While a visit to Quebec City is itself very rewarding, if time allows a visit should be extended to include a drive north along the St. Lawrence to the Charlevoix area. This is some of the most charming countryside you'll ever see where small villages are tucked between mountain slopes to the west and the ever widening St. Lawrence to the east. The farther north you go, the wider the river gets, to where it is miles and miles wide and you can barely see the other side, an effect that makes you feel as if you're at the seaside. Along the route you'll find lots of places to taste local wines, meats, cheeses, baked goods and other delicacies and many places to view or purchase art, including the studio of painter Juan Cristobal in Saint-Irenee. A couple of hours should be allotted to wander around Baie-Saint-Paul where the main street is lined with interesting shops, boutiques and restaurants. Beer lovers will want to take a break at Microbrasserie de Charlevoix, a lunch stop that also offers up a selection of beers brewed on the premises. The beer is available in bottles or on draught and the best way to find out which one you like is to purchase the sampler that includes a nice sized taste of their Bootlegger (brown ale), Dominus Vobiscum Blanche (citrus and spice), Premium Lager (German style) and Vache Folle ESB (red, bitter). Take it from me, they're all good, and they all pack a punch. So take it easy on these if you're driving! What you find at Microbrasserie de Charlevoix is a microcosm of what this area is all about---good food and drink. A "flavor trail" has been established---grab a free brochure and follow the map where your tummy leads you---you won't be sorry. Many of the gourmet restaurants on the trail are located in "auberges," the local name given to country inns. While that might sound quaint and the settings of the auberges are bucolic, inside you'll find plush lodging and top-rate food. You can enjoy these things and a view of the St. Lawrence at the Auberge des Falaises, a quiet hotel in Malbaie. It is hard to go wrong with accommodations in Charlevoix but you can always be assured of quality if you stay at an inn that is, like Auberge des Falaises, affiliated with the Quebec Resorts and Country Inns Network.  If you do extend your visit to this wonderful part of Quebec, you'll want to go whale watching. The same company that provides the river rides in Quebec City, Croisieres AML, will fit you out in a suit to protect you from the wind and spray and zip you out onto the St. Lawrence on a Zodiac to seek out the big mammals. Several kinds of whales can be spotted here in the summer and if one breaches the water near your boat you'll experience a thrill of a lifetime! Excursions leave from an easy to find pier in Baie-Sainte-Catherine.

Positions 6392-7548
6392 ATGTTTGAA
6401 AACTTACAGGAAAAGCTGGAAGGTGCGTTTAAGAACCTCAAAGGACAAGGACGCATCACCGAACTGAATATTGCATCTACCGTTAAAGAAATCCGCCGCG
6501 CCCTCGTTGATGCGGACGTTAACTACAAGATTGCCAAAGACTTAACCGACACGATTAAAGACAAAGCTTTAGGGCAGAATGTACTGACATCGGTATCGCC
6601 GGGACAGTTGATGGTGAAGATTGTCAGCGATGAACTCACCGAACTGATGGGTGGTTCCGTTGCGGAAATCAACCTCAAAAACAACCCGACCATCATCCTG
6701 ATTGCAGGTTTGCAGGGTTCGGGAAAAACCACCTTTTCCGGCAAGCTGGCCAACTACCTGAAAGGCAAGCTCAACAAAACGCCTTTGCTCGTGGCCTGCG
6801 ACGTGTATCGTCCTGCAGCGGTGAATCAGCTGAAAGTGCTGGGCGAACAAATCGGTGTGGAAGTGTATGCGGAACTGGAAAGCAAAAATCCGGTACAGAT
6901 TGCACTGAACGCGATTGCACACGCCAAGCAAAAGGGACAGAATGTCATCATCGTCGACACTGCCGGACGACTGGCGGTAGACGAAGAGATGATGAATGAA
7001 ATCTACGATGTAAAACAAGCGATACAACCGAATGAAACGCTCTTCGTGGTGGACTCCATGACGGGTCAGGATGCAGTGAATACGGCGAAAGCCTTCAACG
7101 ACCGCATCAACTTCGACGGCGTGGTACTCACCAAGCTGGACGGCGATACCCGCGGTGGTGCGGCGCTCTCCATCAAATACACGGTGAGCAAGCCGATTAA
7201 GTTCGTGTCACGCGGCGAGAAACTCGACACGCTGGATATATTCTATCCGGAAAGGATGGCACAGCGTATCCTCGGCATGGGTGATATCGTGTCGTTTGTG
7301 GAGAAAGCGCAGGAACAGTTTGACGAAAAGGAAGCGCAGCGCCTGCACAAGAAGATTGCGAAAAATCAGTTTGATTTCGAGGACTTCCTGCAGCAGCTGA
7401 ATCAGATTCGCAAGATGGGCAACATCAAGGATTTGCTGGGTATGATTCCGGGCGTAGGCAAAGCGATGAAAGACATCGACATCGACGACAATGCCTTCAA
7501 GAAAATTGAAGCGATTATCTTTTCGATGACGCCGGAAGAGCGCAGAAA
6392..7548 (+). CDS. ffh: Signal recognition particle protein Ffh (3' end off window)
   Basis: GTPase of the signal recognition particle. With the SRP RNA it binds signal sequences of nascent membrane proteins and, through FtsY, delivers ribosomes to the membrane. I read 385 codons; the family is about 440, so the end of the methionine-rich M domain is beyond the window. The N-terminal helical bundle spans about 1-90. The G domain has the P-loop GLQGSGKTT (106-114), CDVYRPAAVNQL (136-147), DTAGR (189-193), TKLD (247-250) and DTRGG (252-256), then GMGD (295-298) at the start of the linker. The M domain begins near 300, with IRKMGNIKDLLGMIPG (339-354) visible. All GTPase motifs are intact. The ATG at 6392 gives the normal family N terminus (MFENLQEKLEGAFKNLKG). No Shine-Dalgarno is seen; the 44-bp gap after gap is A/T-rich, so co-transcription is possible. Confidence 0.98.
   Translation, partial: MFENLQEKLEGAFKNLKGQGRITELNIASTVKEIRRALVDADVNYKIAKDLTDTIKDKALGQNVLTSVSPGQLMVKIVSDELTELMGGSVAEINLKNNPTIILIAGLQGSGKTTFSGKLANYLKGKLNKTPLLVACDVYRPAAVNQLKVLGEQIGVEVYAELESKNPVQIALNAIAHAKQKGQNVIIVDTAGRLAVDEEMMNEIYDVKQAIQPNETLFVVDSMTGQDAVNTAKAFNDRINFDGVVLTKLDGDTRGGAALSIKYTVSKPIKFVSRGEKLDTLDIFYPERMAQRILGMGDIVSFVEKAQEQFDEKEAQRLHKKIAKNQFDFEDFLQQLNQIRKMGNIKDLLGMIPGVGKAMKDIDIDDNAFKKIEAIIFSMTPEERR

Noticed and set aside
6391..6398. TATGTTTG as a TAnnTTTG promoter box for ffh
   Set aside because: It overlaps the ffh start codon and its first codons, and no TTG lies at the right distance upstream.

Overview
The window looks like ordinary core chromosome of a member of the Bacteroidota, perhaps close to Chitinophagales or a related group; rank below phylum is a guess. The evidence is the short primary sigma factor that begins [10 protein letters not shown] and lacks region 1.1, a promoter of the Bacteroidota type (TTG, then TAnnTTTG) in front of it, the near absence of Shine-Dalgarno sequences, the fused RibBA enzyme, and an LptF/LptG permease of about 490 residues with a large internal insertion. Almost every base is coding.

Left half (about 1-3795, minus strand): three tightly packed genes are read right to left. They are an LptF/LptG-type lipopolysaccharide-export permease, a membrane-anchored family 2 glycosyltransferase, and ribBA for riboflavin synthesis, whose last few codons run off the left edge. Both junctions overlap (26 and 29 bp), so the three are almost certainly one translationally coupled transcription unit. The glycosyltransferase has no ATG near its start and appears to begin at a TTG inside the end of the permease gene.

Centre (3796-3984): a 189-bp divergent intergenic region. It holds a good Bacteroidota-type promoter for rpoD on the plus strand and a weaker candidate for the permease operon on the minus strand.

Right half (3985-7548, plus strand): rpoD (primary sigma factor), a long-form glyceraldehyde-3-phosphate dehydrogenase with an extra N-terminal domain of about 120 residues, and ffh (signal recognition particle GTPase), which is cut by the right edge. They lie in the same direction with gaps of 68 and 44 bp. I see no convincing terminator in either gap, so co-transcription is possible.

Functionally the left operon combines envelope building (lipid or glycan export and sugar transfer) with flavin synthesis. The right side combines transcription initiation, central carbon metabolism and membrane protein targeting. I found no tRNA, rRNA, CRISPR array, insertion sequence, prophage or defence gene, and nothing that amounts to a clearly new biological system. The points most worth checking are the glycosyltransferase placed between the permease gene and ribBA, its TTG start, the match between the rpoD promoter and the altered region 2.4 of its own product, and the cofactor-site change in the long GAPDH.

The Quebec City area is fun to visit any time and there is also a big cold-weather celebration every year when the city holds its Winter Festival. Lots of additional special events are being planned for 2008 when the city will celebrate its 400th anniversary. Get more info and more reasons to visit by clicking here!